Oh, boy, I am so not supposed to do this... I couldn't help responding to some of the reviews my film is getting. I know, I know, but this is a very personal film for me--self-financed, and four years of my life--and I just want to set the record straight on a couple of things. First, the film was made on a micro-budget. I hope it doesn't show, but when I'm not paying for a script supervisor or most other typical crew members, I can assure you, I am not paying for reviews here on IMDB! It's a little presumptuous to assume that just because someone likes a film more than you did that they must be "fake" reviewers, or bought and sold. So, how in the world could there be so many reviews before the film even officially opened? Because for a year we took the film to film festivals. And at every film festival I attended (which was every one of them), I asked audience members that if they liked the movie, to please go to IMDB and rate and review it. Now, I suppose I could have also requested those who didn't like the movie to do the same thing, but what kind of idiot producer would do that? Asking people to review the film was as far as it went between them and me. What they said was up to them. And I don't know any of these people. Their opinions--and that's all any of this is anyway, right?--are completely theirs, but they are no less valid than anyone else's. Second, I understand that no movie will please everyone, and I would argue that independent films especially and by design, challenge audiences more than bigger commercial films do. That's kind of their point. I appreciate hearing what people liked and disliked about our movie. It's not a perfect film and we're not perfect filmmakers, but I'd like to respond to one issue a few people are having. Filmmakers are not supposed to "explain" their movies, and I won't be doing that. And I didn't write or direct the film anyway, so Henry's opinion is not expressed here. But one of the reviewers explicitly asked for a response to their critique that the film didn't have an ending. Or probably more accurately, didn't have the kind of ending you'd expect in a commercial movie. That reviewer even suggested an ending that they'd probably want to see, something like a Rider offers Leonard a job that solves all his problems. To this question of the ending, I'll say first that we certainly believe the film has an ending, as subtle as it may be. I'm not going to try to explain what that is because certainly it will be different for different viewers and I don't want to be reductive. I can say that the movie's overall ambition was to be honest and authentic. Perhaps we succeeded at that, perhaps not. But speaking as a 54 year old (about the same age as Leonard), who is looking at his life and where it has led him (in much the same way Leonard is doing in the film), and how it has not ended up as planned and dreamed, acceptance of this fact (or I suppose suicide), is the only realistic response to finally realizing you're not young anymore and maybe that dream will never come. It's not realistic to assume someone is going to hand Leonard a magic key that's going to solve all his problems. It hasn't happened to anyone else my age. Does that happen to you? In a Marvel movie or another flight of fantasy, we fully expect that kind of ending. But would you really want to see that in a movie that attempts to portray life as we know it? I love all kinds of movies. Movies with happy endings and movies with sad endings and movies with subtle and even ambiguous endings. A famous writer once said that Art isn't supposed to answer questions. Art is supposed to ask them. Maybe DriverX doesn't quite qualify as Art for everyone who sees it, but please know that that was our intention. And absolutely, to entertain as well. Thank you for indulging me.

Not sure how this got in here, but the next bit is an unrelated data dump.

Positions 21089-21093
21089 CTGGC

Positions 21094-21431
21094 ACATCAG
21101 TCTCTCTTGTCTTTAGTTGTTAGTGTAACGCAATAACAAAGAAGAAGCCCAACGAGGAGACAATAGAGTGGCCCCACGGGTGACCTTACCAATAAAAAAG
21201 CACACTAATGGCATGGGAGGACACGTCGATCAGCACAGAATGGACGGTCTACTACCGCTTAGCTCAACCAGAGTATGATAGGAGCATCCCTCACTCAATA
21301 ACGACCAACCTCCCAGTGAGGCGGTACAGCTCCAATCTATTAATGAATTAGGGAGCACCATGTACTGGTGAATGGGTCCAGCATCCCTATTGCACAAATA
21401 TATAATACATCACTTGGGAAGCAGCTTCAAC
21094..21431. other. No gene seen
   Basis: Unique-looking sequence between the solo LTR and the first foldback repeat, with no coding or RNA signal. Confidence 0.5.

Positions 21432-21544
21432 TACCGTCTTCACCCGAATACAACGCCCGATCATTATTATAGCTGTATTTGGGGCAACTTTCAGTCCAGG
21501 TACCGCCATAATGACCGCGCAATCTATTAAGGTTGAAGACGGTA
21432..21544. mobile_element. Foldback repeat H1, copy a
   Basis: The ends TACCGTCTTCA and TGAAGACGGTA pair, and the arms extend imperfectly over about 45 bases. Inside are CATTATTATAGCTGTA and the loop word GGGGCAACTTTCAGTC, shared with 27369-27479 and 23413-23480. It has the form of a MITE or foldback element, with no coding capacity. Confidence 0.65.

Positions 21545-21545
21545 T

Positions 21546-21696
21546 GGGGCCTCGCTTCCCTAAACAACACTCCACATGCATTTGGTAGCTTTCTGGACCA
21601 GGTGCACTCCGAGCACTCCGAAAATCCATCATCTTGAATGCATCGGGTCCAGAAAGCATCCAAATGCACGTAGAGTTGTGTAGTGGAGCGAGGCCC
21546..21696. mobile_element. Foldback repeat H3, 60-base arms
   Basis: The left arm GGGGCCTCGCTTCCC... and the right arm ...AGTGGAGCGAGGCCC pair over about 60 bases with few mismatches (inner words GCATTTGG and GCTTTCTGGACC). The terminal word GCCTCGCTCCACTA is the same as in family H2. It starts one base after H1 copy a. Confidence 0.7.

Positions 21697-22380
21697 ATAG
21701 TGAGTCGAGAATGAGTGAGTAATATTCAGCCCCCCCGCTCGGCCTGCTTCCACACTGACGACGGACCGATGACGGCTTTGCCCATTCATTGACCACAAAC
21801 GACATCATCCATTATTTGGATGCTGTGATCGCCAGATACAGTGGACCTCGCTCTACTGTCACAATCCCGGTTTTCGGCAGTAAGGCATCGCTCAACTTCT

• Worth watching